Tuesday, July 27, 2004

Self extracting installer in Perl

Self-extracting installation is a great feature of windows applications. Clicking on a Setup.exe extracts all files and starts the configuration of the application. No unzipping, no README. I wanted to use the same approach for packaging a PHP-based web application meant for Apache running on a Linux box.

Perl seemed a good choice as platform for the installer because of its compact syntax, multiple platform support and huge number of libraries. The basic idea is very simple - Append a perl script with the zipped archive. This perl script reads itself and extracts the zipped archive, unzips and calls the configuration script. The problem is how to append the zipped archive and still not confuse the interpreter. The trick of using multiline comments in Perl can do the job.

Still reading on OOPS in Perl starting with this handy introduction but the basic Perl script is as follows :

use Shell;

# Change these values for your desired installation
# Parameter 1 - Name of this file
# Parameter 2 - Name of temporary file
# Parameter 2 - Size of the zip file to be appended to script (in bytes)
# Parameter 3 - OS Command for unzip
# Parameter 4 - OS Command to run the configuration script

install("setup.pl", "temp.zip", 200048, "unzip temp.zip -d /usr/local/", "perl /usr/local/configure.pl");

sub install {
my $SETUP = $_[0];
my $TEMP = $_[1];
my $ZIP_SIZE = $_[2];
my $UNZIP_CMD = $_[3];
my $CONFIGURE_CMD = $_[4];

open(PROG, $SETUP) or die "Could not open file : " + $!;
seek(PROG, -$ZIP_SIZE, 2);

open(BINFILE, ">$TEMP") or die "Could not open file : " + $!;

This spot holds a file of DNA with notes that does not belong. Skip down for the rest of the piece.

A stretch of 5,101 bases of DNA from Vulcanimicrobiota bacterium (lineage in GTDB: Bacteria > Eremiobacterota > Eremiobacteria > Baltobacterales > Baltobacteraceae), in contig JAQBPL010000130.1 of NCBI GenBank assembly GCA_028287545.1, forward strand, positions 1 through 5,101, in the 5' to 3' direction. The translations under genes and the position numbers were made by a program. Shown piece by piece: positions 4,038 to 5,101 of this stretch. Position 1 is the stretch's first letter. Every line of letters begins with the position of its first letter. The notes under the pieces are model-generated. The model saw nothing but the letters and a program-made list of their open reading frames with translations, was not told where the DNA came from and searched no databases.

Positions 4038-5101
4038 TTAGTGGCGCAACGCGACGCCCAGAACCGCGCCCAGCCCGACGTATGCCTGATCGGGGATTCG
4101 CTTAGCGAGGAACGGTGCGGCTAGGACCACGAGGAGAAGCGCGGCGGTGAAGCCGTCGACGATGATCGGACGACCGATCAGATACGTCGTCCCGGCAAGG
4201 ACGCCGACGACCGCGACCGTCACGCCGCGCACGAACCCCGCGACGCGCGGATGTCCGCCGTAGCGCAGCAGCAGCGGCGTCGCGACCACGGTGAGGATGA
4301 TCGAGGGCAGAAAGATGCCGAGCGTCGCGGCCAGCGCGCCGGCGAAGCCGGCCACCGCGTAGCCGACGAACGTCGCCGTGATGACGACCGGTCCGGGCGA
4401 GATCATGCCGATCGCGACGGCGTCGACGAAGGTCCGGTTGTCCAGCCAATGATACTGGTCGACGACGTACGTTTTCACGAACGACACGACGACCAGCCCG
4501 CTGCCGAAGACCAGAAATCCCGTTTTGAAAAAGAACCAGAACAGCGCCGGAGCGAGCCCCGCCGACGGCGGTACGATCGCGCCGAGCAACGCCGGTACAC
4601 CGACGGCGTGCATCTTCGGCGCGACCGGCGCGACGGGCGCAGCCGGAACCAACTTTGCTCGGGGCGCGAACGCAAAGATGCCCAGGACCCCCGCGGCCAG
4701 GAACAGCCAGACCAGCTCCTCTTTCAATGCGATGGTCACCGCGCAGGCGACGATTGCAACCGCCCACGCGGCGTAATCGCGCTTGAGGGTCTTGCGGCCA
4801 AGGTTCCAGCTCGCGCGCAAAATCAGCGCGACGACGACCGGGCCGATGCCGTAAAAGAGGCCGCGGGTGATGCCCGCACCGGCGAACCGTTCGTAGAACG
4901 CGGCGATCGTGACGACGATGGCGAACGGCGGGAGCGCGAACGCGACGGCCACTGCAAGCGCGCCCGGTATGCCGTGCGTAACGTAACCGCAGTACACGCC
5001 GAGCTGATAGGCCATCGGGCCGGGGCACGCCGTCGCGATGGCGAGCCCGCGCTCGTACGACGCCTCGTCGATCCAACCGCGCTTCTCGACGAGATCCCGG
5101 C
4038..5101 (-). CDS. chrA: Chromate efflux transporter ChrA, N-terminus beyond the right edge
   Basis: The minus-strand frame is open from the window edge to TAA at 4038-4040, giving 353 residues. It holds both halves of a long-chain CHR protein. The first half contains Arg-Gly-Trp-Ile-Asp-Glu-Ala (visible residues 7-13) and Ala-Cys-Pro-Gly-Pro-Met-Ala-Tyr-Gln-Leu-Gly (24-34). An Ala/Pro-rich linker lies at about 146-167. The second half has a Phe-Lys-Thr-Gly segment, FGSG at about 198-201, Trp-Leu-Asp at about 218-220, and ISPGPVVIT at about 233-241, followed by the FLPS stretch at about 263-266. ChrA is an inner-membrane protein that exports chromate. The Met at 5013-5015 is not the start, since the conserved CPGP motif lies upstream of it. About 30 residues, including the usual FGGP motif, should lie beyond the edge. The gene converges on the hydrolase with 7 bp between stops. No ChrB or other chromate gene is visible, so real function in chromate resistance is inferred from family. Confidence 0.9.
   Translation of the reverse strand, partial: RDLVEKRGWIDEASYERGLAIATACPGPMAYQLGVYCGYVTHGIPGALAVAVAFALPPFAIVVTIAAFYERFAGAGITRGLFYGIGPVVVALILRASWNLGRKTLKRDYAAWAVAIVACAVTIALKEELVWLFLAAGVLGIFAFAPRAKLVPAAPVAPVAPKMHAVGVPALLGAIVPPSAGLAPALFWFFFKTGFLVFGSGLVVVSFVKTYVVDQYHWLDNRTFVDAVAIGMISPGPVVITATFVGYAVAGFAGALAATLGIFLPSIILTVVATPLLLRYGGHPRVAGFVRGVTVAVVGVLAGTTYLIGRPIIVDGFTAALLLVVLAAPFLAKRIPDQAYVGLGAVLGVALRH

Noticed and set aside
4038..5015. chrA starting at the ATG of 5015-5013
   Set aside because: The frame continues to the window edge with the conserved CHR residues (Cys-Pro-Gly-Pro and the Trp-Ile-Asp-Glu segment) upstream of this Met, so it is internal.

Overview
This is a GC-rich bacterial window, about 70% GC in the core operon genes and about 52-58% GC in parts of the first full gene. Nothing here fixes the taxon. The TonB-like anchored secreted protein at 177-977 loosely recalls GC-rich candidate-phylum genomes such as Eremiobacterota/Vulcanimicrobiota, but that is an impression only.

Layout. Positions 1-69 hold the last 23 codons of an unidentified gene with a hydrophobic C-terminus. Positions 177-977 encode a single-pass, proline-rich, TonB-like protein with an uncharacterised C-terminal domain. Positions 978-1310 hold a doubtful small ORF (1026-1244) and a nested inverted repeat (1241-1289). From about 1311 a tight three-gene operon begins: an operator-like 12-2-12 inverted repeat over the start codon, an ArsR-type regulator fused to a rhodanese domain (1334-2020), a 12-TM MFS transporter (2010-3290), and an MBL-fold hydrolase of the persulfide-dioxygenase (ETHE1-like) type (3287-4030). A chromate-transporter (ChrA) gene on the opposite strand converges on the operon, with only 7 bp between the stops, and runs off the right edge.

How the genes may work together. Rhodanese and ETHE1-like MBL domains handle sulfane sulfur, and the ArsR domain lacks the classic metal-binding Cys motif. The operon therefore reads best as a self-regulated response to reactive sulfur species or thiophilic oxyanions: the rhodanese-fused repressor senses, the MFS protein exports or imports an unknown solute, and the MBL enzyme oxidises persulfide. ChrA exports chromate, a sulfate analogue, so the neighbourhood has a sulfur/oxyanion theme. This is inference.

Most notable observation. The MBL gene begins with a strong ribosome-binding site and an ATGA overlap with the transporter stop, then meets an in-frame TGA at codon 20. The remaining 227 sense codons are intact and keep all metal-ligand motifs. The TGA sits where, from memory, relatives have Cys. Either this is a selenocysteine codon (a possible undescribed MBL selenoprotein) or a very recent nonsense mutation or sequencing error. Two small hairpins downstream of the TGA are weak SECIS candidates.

while (read(PROG, $buff, 65536))
print BINFILE $buff;

close(PROG) or die "Could not close file : ";
close(BINFILE) or die "Could not close file :";

print "Extraction complete\n";


# Force the interpreter to think of the binary file as comment.
=for comment

For using the script, you need to modify the size of the zipped archive, the unzipping command and the configuration command. Concatenate the zipped archive to the modified script and you are ready to run the setup using the command : perl -w setup.pl

Monday, July 12, 2004

IoC Containers

Last week I was working on a .NET application needing a very pluggable architecture. To ensure extensibility, the application was factored into components. It is obvious that most components required some basic services like lifecycle management, configuration, contextualization and composition. Thus began my search for an IoC (Inversion of Control) container in .NET. Martin Fowler explains it very well.

There has been considerable interest in light-weight containers in the Java world for providing these services wich has resulted in projects like Avalon/Merlin, Spring and PicoContainer. Of course, their heavier counterparts, J2EE application servers are only too well-known. These containers differ from the application servers in many respects. One is, they just provide a microkernel for managing the components. The application servers provide a much larger set of services to the EJBs including security, transactions, connection pooling, message queues and schedulers. There are almost no restrictions on the components being managed by the container and no hard contracts to fulfill.

While application servers provide their services to the contained EJBs using descriptors, these containers explicitly handover the service providing component to the user component. There is a difference in the lookup pattern also. While the J2EE containers use the ServiceLocator pattern (JNDI) to find other components, these containers use some variation of IoC or dependency injection - Constructor injection(PicoContainer), Setter injection(Spring) or Interface injection(Avalon).